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Too Bad Scientists Aren't On Sunday's Mexico, Peru Ballots. They're More Credible

 SCIENCE WARNINGS Cemetery workers in Iquitos, Peru, dig graves in March for the country's growing number of COVID-19 victims.
Rodrigo Abd
SCIENCE WARNINGS Cemetery workers in Iquitos, Peru, dig graves in March for the country's growing number of COVID-19 victims.

COMMENTARY The pandemic has finally given scientists more standing in Latin America. Let's hope that helps give the region's bad politicos less of it.

Mexico and Peru are holding elections Sunday with one big problem and one bright prospect in common.

The problem: both events are maddening reminders of what’s wrong with Latin America. The prospect: recent COVID-19 announcements in both countries raise the encouraging possibility that the pandemic — and the new standing it’s given science in the region — could help correct what’s wrong with Latin America.

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Peru’s presidential election is the especially maddening reminder. Voters have to choose between socialist Pedro Castillo, a guy who can’t decide whether he’s a Leninist or a fascist, and arch-right winger Keiko Fujimori, a woman who seems fine with just the fascist tag. It's a runoff election, but there’s really only one result Peruvians can check off: even more governmental dysfunction than they've already got.

Mexico’s midterm election choices aren’t much easier to stomach. On one side is President Andrés Manuel López Obrador, known as AMLO, and his leftist MORENA coalition; on the other is a coalition led by the corrupt and decrepit Institutional Revolutionary Party, or PRI. If AMLO wins — meaning if MORENA captures two-thirds of Mexico’s lower house of Congress — he'll likely see a green light to turn the authoritarian populism he’s been fine-tuning into full caudillo mode. If he loses, the PRI becomes Mexico’s main opposition force.

Make that Mexico’s second most important opposition force. The strongest is el narco — the bloodthirsty drug cartels that have murdered almost 90 local candidates during this midterm election cycle.

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At this grim point you probably want to hear the encouraging possibility. Unfortunately, it also involves a lot of mortality. To wit: both elections come on the heels of both countries being forced to acknowledge their official COVID-19 death tolls are far higher than previously reported.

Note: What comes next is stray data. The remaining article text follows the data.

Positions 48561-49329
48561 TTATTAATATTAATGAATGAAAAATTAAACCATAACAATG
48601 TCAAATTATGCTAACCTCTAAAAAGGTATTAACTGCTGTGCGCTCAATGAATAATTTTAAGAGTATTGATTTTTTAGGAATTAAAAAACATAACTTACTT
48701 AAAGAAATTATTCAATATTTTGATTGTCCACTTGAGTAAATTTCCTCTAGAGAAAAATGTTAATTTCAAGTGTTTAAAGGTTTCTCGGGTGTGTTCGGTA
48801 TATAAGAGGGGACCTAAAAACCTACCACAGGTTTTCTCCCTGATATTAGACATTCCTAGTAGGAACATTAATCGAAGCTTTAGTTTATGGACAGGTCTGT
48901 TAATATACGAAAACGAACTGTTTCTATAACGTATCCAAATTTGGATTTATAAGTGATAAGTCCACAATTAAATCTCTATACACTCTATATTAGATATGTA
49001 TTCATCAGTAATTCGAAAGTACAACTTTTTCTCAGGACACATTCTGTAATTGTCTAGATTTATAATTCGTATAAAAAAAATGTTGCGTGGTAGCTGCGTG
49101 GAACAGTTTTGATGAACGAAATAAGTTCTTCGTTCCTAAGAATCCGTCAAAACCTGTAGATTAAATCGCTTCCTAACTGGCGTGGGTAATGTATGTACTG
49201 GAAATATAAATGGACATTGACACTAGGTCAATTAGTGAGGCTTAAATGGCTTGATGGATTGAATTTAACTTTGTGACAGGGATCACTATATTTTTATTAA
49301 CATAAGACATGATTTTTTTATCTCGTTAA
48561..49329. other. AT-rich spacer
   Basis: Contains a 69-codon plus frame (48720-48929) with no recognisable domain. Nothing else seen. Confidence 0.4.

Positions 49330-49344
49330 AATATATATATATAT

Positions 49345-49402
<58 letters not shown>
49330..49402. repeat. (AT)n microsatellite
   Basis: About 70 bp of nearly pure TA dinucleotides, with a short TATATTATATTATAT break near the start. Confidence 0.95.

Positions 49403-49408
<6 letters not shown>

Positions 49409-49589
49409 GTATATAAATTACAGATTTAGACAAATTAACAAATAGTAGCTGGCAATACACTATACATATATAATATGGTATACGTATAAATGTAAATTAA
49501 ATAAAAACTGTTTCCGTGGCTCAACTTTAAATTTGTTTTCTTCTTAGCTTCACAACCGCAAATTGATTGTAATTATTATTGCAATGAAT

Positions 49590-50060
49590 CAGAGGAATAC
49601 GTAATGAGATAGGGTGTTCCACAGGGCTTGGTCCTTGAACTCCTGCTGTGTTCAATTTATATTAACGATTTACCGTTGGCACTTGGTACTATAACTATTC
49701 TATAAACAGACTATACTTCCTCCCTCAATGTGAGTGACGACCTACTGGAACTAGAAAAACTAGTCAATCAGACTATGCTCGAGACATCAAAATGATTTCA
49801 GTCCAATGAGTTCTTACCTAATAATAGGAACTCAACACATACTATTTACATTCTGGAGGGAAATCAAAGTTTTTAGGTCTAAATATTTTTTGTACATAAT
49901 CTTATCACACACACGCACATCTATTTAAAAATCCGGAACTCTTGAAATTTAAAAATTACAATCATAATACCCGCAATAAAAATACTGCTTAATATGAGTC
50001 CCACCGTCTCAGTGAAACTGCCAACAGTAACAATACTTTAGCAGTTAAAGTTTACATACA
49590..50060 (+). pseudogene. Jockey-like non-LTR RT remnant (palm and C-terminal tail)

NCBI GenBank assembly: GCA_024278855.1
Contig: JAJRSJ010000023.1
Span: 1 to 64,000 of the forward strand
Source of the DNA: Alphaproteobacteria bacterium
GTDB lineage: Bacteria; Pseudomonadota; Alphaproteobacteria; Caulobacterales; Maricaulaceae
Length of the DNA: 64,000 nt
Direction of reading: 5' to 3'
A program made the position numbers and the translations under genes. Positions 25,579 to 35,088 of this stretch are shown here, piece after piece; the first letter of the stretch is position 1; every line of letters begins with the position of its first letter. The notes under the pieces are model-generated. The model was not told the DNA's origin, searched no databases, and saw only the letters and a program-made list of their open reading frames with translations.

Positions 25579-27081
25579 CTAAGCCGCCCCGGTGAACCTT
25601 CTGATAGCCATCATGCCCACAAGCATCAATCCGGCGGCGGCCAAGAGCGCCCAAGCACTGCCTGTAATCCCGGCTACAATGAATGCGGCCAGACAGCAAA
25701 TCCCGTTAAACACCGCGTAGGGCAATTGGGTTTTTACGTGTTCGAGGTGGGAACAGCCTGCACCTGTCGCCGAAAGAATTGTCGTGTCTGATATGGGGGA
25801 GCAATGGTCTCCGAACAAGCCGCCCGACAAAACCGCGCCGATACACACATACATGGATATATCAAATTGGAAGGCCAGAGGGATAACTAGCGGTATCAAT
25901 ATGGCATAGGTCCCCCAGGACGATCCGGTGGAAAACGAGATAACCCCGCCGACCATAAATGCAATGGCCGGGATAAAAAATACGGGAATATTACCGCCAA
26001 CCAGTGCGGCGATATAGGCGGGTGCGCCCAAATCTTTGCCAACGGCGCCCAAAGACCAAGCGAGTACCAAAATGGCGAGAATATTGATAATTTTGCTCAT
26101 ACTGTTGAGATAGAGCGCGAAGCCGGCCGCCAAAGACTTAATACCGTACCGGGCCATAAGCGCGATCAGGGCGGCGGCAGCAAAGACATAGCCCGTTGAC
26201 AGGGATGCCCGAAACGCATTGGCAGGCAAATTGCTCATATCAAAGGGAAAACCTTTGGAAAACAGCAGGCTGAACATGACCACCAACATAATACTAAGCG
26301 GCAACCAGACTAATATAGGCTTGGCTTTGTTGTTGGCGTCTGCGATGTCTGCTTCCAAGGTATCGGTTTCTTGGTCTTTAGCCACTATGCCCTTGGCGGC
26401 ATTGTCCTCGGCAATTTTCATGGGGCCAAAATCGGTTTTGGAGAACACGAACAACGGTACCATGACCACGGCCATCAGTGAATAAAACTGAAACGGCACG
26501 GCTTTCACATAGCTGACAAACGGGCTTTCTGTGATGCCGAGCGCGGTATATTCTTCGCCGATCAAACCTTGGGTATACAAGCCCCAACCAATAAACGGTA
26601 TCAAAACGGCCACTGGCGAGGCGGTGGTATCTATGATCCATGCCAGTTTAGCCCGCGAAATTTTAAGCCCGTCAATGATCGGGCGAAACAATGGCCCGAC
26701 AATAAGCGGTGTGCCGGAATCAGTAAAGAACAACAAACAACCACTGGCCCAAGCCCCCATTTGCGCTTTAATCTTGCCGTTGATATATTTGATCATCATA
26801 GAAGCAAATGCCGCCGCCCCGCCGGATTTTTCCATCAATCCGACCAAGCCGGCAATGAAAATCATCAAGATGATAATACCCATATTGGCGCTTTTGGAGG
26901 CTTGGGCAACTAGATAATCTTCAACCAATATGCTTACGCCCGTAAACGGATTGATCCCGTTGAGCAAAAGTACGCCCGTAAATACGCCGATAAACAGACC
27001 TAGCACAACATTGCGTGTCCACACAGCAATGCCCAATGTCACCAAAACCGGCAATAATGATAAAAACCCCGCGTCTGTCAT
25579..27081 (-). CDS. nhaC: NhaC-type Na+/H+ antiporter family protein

But trust me, this has a silver lining.

This week Peru had to announce that due to a review by independent scientists, its actual COVID fatalities are about 185,000 — triple the government’s number. That gives Peru the world’s highest per-capita death count and the fifth-highest overall.

It puts Peru just behind Mexico — which this week upped its own COVID mortality stat to almost 228,000 after a review by health ministry scientists. Many of those scientists insist it’s much higher, perhaps topping 300,000. In fact, scientists’ surveys of “excess” deaths in Mexico since the pandemic began forced the government to concede in March that the real COVID toll is some 60 percent higher than its official data.

For all the tragedy and sorrow the pandemic has dumped on Latin America, it's also witnessed a lot of folks in white lab coats pushing back against their governments' dishonesty and negligence.

Did I use the word “scientists” enough in the last couple paragraphs? I hope so, because for all the tragedy and sorrow the pandemic has dumped on Latin America — arguably the region hardest hit — it has also witnessed a lot of folks in white lab coats pushing back against the dishonest COVID narratives of leaders like Mexico’s AMLO.


From the pandemic’s start last year, AMLO has almost clownishly downplayed its severity — despite becoming infected himself, like two of the hemisphere’s other clownish populists, right-wing Brazilian President Jair Bolsonaro and former U.S. President Donald Trump.

Peru’s presidents (there’ve been three during the pandemic) haven’t been as irresponsible in that regard — but they represent a governing class that has irresponsibly left the country with South America’s lowest pubic health expenditure as a share of GDP. Dr. Godofredo Talavera, head of Peru's medical federation, had long warned the country would be waylaid by a pandemic as a result — and he’s been vindicated.

 Dr. Godofredo Talavera, head of the Peruvian Medical Federation
Dr. Godofredo Talavera, head of the Peruvian Medical Federation

When COVID’s finally just another virus in Latin America, the fact that scientists had the final word on the pandemic — and the AMLOs, Bolsonaros and negligent elites didn't — could go a long way toward raising the low stature they and what they stand for has historically suffered in the region, while diminishing the profile of the AMLOs, Bolsonaros and negligent elites.

My colleague Mac Margolis presciently anticipated this in April 2020, in the pandemic’s early days, when he pointed out how Bolsonaro’s then-Health Minister Luiz Henrique Mandetta refused to indulge the president’s deadly denialism — and how scientists like him around the continent were winning newfound respect. “One of the [pandemic’s] rare pluses,” Margolis wrote, “is that health professionals suddenly have become some of Latin America’s most credible figures.”

And that, let’s hope, will make the politicos they’re confronting, contradicting and counseling want to act more credibly too.

Tim Padgett is the Americas Editor for WLRN, covering Latin America, the Caribbean and their key relationship with South Florida. Contact Tim at tpadgett@wlrnnews.org
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